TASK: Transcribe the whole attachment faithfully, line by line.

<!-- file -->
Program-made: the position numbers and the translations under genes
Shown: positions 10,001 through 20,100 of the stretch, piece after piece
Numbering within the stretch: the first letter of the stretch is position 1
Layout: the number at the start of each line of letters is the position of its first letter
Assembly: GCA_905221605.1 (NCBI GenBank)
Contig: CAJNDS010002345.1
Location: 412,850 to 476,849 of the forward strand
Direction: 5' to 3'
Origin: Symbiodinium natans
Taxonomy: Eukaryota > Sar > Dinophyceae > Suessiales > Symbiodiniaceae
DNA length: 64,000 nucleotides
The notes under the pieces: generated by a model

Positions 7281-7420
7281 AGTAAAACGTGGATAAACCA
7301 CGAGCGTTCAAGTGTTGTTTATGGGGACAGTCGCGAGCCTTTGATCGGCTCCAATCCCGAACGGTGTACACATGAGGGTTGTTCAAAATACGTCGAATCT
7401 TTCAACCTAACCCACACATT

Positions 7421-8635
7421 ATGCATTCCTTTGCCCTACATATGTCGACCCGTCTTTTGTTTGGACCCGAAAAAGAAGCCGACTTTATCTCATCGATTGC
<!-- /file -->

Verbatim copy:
Program-made: the position numbers and the translations under genes
Shown: positions 10,001 through 20,100 of the stretch, piece after piece
Numbering within the stretch: the first letter of the stretch is position 1
Layout: the number at the start of each line of letters is the position of its first letter
Assembly: GCA_905221605.1 (NCBI GenBank)
Contig: CAJNDS010002345.1
Location: 412,850 to 476,849 of the forward strand
Direction: 5' to 3'
Origin: Symbiodinium natans
Taxonomy: Eukaryota > Sar > Dinophyceae > Suessiales > Symbiodiniaceae
DNA length: 64,000 nucleotides
The notes under the pieces: generated by a model

Positions 7281-7420
7281 AGTAAAACGTGGATAAACCA
7301 CGAGCGTTCAAGTGTTGTTTATGGGGACAGTCGCGAGCCTTTGATCGGCTCCAATCCCGAACGGTGTACACATGAGGGTTGTTCAAAATACGTCGAATCT
7401 TTCAACCTAACCCACACATT

Positions 7421-8635
7421 ATGCATTCCTTTGCCCTACATATGTCGACCCGTCTTTTGTTTGGACCCGAAAAAGAAGCCGACTTTATCTCATCGATTGC